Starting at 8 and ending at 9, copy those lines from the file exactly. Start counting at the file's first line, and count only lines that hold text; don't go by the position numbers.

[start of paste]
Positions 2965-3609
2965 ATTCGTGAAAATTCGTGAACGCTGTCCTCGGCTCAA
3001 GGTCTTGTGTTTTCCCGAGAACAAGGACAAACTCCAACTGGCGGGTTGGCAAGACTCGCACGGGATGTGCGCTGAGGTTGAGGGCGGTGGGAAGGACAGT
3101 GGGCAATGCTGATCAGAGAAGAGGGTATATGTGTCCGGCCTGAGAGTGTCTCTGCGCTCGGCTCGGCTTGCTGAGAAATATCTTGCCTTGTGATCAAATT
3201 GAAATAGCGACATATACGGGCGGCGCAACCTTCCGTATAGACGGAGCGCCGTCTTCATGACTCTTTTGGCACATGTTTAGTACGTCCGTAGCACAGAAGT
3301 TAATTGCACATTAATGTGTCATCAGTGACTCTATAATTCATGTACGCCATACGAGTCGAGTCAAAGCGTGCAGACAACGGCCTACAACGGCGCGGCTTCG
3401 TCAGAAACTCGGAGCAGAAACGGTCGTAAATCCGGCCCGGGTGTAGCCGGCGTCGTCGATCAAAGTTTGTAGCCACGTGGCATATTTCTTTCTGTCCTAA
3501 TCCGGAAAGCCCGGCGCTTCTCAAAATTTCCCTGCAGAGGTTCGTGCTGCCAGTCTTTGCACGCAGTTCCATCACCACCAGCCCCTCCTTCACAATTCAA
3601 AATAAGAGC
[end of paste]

3501 TCCGGAAAGCCCGGCGCTTCTCAAAATTTCCCTGCAGAGGTTCGTGCTGCCAGTCTTTGCACGCAGTTCCATCACCACCAGCCCCTCCTTCACAATTCAA
3601 AATAAGAGC